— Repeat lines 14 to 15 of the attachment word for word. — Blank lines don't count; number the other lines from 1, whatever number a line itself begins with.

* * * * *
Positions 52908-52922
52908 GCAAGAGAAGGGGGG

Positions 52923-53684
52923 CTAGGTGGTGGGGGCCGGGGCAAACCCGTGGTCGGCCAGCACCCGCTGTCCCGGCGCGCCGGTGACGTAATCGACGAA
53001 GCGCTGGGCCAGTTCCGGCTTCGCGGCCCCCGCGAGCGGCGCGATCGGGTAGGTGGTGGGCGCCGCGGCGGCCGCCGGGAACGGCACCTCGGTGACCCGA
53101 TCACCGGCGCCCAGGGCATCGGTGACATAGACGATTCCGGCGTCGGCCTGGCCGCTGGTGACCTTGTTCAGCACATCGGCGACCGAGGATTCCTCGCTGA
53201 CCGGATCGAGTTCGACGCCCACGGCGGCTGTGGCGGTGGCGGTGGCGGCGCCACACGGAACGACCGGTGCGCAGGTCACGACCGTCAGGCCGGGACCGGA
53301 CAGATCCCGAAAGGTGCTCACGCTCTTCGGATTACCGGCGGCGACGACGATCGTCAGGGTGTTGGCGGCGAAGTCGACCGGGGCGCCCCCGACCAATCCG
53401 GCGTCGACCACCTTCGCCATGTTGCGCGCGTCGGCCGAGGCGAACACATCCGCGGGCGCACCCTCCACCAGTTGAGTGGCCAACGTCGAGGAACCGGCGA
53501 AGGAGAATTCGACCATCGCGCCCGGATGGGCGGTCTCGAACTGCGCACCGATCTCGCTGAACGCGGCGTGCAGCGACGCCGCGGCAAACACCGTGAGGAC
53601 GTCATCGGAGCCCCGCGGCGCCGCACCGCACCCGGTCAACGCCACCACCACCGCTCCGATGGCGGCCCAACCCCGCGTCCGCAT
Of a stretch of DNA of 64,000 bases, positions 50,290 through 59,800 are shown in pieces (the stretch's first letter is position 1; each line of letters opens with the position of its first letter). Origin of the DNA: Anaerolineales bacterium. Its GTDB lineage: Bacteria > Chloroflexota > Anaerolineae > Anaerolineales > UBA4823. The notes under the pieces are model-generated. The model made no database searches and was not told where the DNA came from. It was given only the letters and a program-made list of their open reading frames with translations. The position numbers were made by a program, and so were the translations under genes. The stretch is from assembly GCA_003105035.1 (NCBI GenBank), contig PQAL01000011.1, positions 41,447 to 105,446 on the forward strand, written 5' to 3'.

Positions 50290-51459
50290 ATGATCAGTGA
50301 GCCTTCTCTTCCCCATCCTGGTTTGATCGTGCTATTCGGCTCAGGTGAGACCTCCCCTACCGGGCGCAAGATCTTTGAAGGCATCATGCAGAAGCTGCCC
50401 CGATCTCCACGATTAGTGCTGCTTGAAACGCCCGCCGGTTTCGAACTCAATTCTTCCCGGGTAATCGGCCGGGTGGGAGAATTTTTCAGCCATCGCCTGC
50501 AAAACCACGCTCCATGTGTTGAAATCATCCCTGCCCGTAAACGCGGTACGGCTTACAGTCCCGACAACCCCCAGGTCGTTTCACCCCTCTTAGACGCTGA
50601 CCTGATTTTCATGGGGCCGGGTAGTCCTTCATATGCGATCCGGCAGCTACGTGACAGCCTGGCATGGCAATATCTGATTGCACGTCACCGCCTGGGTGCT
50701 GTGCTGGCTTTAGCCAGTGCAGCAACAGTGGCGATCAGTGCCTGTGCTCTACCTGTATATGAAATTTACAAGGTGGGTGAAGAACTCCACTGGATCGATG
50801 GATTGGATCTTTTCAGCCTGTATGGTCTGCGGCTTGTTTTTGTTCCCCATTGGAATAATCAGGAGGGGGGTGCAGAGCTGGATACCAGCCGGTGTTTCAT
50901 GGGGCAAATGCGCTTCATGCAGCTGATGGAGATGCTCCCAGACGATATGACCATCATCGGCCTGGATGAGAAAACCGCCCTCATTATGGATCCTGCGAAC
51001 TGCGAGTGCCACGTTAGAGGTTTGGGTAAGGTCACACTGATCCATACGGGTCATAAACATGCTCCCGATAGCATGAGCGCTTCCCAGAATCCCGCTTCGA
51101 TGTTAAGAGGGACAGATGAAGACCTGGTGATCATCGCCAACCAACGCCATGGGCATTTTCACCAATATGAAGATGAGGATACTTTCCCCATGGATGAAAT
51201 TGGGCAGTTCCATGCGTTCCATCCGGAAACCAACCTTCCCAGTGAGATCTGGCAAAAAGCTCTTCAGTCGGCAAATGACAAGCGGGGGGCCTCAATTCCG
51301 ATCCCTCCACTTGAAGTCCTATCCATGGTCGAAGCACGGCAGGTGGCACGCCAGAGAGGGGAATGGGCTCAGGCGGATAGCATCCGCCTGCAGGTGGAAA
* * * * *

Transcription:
50290 ATGATCAGTGA
50301 GCCTTCTCTTCCCCATCCTGGTTTGATCGTGCTATTCGGCTCAGGTGAGACCTCCCCTACCGGGCGCAAGATCTTTGAAGGCATCATGCAGAAGCTGCCC